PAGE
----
What is ‘transform’ in ETL?

Switchboard Apr 30

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    In our last post, we looked at just some of the factors that need to be considered to extract your data successfully. For example, without determining when, how and what you are extracting, you risk ending up with an inconsistent and therefore untrustworthy dataset. The same is true when it comes to transforming your data.

    T for Transform

    Once your raw data has been extracted successfully, it’s ready to be transformed into foundational data. However, the transformation phase is complex and must be considered carefully before any process is applied to the data.

    During the transformation phase, a series of rules are applied to the extracted dataset to enrich it, aggregate it or normalize it for its intended use. This involves several overarching processes, each with their own set of sub-processes.

    Factors to consider in data transformation

    Data cleansing: Inconsistencies and missing values in the raw data must be resolved. This involves filtering, deduplication, validation, and authentication.

    Verification: Unusable data and anomalies may need to be flagged and removed as part of the transformation process. This involves auditing the dataset to ensure the highest quality, but also that it is compliant with its use-case.

    Formatting and sorting for intended use: The data must be configured to match the schema of the intended target location.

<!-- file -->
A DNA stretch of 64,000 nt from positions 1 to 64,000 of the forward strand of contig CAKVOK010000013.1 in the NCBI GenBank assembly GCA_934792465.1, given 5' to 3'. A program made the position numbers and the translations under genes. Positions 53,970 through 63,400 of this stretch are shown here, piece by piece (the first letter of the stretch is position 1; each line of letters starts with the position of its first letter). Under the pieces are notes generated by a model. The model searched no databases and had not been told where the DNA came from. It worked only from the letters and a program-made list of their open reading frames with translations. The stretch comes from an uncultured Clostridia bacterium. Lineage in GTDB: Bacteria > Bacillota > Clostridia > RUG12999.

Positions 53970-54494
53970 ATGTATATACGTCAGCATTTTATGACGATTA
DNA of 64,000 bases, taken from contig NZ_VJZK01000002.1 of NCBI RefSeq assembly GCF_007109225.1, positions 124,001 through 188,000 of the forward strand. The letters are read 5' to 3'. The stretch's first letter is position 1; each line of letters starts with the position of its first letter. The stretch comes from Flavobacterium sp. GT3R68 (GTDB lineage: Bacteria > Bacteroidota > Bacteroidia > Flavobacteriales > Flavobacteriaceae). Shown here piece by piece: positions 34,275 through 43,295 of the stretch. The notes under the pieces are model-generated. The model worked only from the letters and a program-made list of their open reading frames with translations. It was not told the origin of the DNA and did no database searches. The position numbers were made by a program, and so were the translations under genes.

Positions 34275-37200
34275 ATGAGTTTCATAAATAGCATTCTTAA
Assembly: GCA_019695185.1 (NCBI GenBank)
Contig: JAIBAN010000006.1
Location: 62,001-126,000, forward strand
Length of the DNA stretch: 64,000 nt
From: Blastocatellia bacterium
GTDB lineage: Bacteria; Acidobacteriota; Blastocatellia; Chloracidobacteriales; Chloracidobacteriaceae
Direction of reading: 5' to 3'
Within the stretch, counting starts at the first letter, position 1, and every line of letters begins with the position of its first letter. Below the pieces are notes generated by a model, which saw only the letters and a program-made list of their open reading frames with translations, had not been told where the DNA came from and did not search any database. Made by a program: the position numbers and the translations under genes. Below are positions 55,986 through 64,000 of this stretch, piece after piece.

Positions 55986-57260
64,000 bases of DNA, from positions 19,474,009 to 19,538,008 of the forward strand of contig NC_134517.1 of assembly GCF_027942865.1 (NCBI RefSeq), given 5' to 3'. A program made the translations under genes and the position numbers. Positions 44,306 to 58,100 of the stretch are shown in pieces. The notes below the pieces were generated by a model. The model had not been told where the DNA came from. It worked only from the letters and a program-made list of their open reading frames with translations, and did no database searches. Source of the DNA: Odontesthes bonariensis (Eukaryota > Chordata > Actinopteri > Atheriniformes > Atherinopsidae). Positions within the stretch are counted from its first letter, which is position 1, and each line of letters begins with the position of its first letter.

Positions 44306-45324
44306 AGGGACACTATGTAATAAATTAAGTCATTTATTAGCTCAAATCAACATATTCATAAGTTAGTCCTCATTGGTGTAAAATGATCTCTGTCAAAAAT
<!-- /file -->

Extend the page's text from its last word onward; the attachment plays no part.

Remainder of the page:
Labeling: If files are being produced for downstream use, they should be labeled correctly and consistently to ensure the data can be loaded and used properly.

    Governance and protection: Any dataset which is subject to regulation may need to be encrypted or removed.

    Questions to ask in data transformation

    As with extraction, each step of the transformation phase will throw up a number of questions and complications. What are you transforming? Where are you transforming? How do you know the rules you are applying are correct? How can these rules be audited? Do you have the processing power to apply all these rules? What’s the processing cost?

    And it doesn’t stop there. You also need to consider the following: When the extraction process changes in production, such as Facebook adding a new data column, how do you manage that change? How will this affect scheduling? Do you return to the extraction phase to backfill and fix it? How do you track the changes made to your processes?

    The scale of the dataset will also affect a number of factors: How do you process a large dataset, and how fast will it be? Who oversees validation? For example, this could be an engineer or a data analyst.

    Why you need automation in data transformation

    As you can see, this stage isn’t simply a case of hitting a button and hoping for the best. Instead, it’s an iterative process that needs continual monitoring to ensure data consistency and quality throughout. A process that quickly becomes unsustainable if your teams are still doing it manually. This is why automation is crucial during the transformation stage of ETL.

    In our next post, we’ll break down the third and final phase of ETL – L for Load.

    For all you need to know about extracting, transforming and loading your data effectively and at scale, check out ETL: The Ultimate Guide.

    If you need help unifying your first or second-party data, we can help. Contact us to learn how.

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